Illinois Court Addresses Insurer’s Duty To Pay For Insured’s Affirmative Claim

By Brian Bassett

In its recent decision in Great American E&S Insurance. Co. v. Power Cell LLC, 2018 WL 6696550 (N.D. Ill. Dec. 20, 2018), the United States District Court for the Northern District of Illinois held that Great American Insurance Company had a duty to defend Power Cell, LLC, d/b/a Zeus Battery Products in a lawsuit involving the recall of the claimants’ products, and the duty extended to Zeus’s affirmative claims.

The origin of the parties’ dispute was a product recall initiated by Spring Window Fashions (“SWF”), a business that sells battery-operated window shades.  SWF assigned blame for window shade failures to the Zeus batteries the company used. However, Zeus believed the window products’ failure was due to a design flaw in SWF’s products. Zeus stated that SWF’s false recall notices had harmed Zeus’s reputation, and it subsequently filed suit against SWF seeking a declaration that its batteries were safe along with recovery for the alleged misrepresentation. In response, SWF counterclaimed, alleging breaches of warranty and negligence and demanding indemnification for the cost of the Zeus batteries, the cost of replacing the batteries in the window products, and damages associated with the recall.

Zeus’ insurer, Great American, filed a declaratory judgment action seeking a ruling that it owed no coverage for the losses SWF was seeking to recover from Zeus.  Great American cited two reasons for its position: First, Great American argued that the Counterclaim filed against Zeus did not seek compensation for losses “because of” “property damage” caused by “an occurrence” within the meaning of the policy. Second, Great American asserted that Zeus failed to provide Great American with timely notice of the potential claim.

With respect to the first issue, the Great American policy stated that it will “pay those sums that the Insured becomes legally obligated to pay as damages because of ‘property damage’ caused by an ‘occurrence.’” The Policy defines “property damage” as “physical injury to tangible property, including all resulting loss of use of that property.”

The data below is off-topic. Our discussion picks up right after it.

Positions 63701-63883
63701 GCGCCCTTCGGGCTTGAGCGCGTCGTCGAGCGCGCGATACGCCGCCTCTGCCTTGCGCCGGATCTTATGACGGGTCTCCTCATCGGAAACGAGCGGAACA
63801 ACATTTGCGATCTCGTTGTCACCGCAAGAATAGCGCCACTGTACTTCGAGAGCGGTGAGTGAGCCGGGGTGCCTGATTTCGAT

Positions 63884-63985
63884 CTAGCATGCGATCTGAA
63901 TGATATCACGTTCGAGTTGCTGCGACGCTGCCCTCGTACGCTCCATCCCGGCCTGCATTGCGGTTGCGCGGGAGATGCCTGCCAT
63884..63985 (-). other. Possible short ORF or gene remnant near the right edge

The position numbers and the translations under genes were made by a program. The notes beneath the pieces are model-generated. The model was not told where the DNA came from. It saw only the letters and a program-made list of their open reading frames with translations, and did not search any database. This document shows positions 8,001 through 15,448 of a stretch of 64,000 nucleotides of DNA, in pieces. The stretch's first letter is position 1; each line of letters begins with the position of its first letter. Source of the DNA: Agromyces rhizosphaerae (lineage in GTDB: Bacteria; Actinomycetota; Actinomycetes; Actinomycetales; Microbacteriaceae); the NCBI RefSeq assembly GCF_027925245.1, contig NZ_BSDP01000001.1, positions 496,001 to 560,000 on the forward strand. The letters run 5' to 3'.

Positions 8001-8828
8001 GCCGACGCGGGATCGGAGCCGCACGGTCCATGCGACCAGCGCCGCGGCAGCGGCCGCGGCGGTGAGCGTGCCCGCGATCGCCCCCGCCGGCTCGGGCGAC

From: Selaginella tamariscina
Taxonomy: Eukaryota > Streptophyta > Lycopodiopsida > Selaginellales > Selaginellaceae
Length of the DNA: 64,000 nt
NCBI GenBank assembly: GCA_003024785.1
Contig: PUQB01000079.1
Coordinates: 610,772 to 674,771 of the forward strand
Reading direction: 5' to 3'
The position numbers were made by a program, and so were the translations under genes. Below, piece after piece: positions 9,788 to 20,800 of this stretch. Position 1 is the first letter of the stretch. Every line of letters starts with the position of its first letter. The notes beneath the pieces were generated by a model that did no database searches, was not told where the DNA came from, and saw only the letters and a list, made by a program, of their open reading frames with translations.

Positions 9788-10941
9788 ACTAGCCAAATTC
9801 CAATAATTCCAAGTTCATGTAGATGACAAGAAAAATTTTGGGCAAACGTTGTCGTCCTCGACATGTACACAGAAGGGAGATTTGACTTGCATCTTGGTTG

Although the complaint against Zeus cited certain instances where customers’ window shades were alleged damaged as a result of the Zeus batteries, there was no suggestion in the complaint that SWF itself was seeking recovery for that property damage. Great American argued that property damage that is not itself part of the injured party’s damage calculation is “tangential” to the relevant claim and not covered under the Policy.  

The court rejected that argument, finding that it was not necessary for SWF be seeking recovery for “property damage” it suffered, but rather all it must show is that it is seeking damages “because of” property damage, even if that damage was suffered by a third party.  The court concluded that damages sought “because of” property damage include consequential damages precipitated by property damage, including those that do not affect the plaintiff’s own tangible property.

Great American also argued that Zeus failed to provide timely notice of SWF’s claim. The notice provision in Great American’s policy provided that an insured party “must see to it that we [Great American] are notified as soon as practicable of an occurrence which may result in a claim or suit which may involve this policy…” The Illinois Supreme Court has held that “as soon as practicable” means “within a reasonable time,” and in assessing the reasonableness of the time for providing notice to an insurer, Illinois courts consider five factors: “(1) the specific language of the policy’s notice provision; (2) the insured’s sophistication in commerce and insurance matters; (3) the insured’s awareness of an event that may trigger insurance coverage; (4) the insured’s diligence in ascertaining whether policy coverage is available; and (5) prejudice to the insurer.” West Am. Ins. Co. v. Yorkville Nat. Bank, 238 Ill.2d 177 (Ill. 2010). Here, the court found that each of the five factors were either neutral or tilted in Zeus’s favor and in view of the presumption that the court should construe an insurance policy strictly against the insurer, Zeus was entitled to summary judgment on the issue of notice.

Finally, the court held that Great American’s policy also required it to prosecute Zeus’s affirmative claim against SWF as that claim included a request for a declaration that Zeus’ batteries were not defective. The court recognized that the duty to defend “encompasses all litigation by which the insured could defeat its liability.” Great W. Cas. Co. v. Marathon Oil Co., 315 F. Supp. 2d 879, 882-83 (N.D. Ill. 2003). Great American expressly conceded that “any declaration Zeus Batteries were safe would . . . bind SWF and prohibit SWF from collecting its recall costs.” As success on its affirmative claim would reduce or eliminate Zeus’s liability to SWF, the court concluded that Great American’s policy required it to pursue both Zeus’s affirmative claim against SWF and defend against SWF’s counterclaims.